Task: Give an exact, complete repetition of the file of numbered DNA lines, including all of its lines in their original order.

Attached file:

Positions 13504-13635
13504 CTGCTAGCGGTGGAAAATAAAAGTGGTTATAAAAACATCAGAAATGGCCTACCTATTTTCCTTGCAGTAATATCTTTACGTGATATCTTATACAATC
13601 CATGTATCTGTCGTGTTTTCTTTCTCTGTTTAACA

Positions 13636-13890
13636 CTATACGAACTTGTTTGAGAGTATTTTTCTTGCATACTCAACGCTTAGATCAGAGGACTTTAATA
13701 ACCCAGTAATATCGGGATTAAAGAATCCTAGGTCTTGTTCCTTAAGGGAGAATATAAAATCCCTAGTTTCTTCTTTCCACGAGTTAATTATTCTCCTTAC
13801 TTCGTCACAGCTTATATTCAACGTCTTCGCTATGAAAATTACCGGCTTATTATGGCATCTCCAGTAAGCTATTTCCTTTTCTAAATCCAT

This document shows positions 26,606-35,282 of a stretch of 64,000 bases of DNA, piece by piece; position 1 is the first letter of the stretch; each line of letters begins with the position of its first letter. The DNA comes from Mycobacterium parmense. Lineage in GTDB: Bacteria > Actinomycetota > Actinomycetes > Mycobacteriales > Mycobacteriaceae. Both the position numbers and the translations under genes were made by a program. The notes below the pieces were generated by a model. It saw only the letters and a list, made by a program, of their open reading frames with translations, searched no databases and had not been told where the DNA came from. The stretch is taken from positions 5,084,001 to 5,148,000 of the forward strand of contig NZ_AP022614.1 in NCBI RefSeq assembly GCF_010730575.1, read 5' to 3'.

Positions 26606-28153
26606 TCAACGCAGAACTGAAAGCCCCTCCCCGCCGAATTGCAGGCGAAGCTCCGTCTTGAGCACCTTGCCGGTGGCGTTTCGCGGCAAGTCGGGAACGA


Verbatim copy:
Positions 13504-13635
13504 CTGCTAGCGGTGGAAAATAAAAGTGGTTATAAAAACATCAGAAATGGCCTACCTATTTTCCTTGCAGTAATATCTTTACGTGATATCTTATACAATC
13601 CATGTATCTGTCGTGTTTTCTTTCTCTGTTTAACA

Positions 13636-13890
13636 CTATACGAACTTGTTTGAGAGTATTTTTCTTGCATACTCAACGCTTAGATCAGAGGACTTTAATA
13701 ACCCAGTAATATCGGGATTAAAGAATCCTAGGTCTTGTTCCTTAAGGGAGAATATAAAATCCCTAGTTTCTTCTTTCCACGAGTTAATTATTCTCCTTAC
13801 TTCGTCACAGCTTATATTCAACGTCTTCGCTATGAAAATTACCGGCTTATTATGGCATCTCCAGTAAGCTATTTCCTTTTCTAAATCCAT

This document shows positions 26,606-35,282 of a stretch of 64,000 bases of DNA, piece by piece; position 1 is the first letter of the stretch; each line of letters begins with the position of its first letter. The DNA comes from Mycobacterium parmense. Lineage in GTDB: Bacteria > Actinomycetota > Actinomycetes > Mycobacteriales > Mycobacteriaceae. Both the position numbers and the translations under genes were made by a program. The notes below the pieces were generated by a model. It saw only the letters and a list, made by a program, of their open reading frames with translations, searched no databases and had not been told where the DNA came from. The stretch is taken from positions 5,084,001 to 5,148,000 of the forward strand of contig NZ_AP022614.1 in NCBI RefSeq assembly GCF_010730575.1, read 5' to 3'.

Positions 26606-28153
26606 TCAACGCAGAACTGAAAGCCCCTCCCCGCCGAATTGCAGGCGAAGCTCCGTCTTGAGCACCTTGCCGGTGGCGTTTCGCGGCAAGTCGGGAACGA